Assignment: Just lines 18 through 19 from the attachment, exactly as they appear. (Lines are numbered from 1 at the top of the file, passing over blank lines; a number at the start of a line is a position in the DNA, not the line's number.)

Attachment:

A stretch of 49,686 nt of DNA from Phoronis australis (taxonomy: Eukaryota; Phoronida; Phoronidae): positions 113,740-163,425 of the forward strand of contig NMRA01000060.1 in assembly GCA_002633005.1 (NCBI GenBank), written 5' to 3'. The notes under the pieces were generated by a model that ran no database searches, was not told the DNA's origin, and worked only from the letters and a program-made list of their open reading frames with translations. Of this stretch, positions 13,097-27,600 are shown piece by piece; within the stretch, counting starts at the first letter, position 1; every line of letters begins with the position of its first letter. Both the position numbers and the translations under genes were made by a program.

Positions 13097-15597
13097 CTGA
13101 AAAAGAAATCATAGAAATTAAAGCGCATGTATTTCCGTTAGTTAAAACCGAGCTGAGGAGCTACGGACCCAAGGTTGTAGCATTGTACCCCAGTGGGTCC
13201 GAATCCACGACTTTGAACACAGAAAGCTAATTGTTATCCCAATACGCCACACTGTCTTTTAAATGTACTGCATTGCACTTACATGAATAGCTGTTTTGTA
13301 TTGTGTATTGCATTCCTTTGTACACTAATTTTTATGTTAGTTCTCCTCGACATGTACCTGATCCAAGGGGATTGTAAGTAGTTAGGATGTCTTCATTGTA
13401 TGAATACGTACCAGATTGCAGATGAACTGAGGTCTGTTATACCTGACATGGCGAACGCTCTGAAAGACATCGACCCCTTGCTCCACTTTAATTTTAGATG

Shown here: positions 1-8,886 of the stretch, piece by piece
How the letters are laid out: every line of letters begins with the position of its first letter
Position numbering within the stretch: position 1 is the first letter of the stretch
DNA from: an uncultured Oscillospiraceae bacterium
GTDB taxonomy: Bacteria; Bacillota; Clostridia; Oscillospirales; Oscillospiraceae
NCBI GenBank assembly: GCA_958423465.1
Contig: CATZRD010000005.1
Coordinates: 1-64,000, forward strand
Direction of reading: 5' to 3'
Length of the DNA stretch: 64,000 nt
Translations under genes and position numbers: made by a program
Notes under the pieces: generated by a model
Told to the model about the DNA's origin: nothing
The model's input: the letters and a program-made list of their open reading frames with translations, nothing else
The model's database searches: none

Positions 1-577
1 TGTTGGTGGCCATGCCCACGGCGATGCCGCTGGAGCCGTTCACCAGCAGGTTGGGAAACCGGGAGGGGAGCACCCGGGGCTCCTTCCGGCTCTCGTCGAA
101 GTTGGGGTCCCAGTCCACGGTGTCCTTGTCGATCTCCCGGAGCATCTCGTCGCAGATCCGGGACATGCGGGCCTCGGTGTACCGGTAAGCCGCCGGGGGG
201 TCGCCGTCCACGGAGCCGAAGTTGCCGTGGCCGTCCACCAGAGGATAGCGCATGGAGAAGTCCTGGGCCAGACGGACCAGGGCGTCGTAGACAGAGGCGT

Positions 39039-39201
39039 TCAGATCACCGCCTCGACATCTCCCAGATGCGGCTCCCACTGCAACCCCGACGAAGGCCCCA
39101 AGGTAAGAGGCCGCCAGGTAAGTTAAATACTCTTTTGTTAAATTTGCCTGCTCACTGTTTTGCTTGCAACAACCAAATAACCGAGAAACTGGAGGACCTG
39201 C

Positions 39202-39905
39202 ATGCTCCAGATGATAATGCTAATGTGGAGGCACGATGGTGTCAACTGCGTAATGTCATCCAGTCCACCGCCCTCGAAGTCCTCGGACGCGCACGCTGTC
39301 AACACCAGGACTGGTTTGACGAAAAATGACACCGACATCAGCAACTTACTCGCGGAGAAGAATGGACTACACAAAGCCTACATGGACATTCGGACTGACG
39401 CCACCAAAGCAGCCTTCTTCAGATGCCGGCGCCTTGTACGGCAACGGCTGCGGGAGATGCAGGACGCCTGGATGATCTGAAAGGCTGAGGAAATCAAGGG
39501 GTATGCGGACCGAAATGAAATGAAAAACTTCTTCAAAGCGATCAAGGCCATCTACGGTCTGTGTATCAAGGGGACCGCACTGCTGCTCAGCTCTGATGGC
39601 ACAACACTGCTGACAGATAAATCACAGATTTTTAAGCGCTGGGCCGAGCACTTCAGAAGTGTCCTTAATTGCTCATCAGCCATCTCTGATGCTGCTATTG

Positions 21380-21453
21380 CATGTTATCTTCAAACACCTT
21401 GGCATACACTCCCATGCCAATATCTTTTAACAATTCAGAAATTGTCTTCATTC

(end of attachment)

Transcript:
Translations under genes and position numbers: made by a program
Notes under the pieces: generated by a model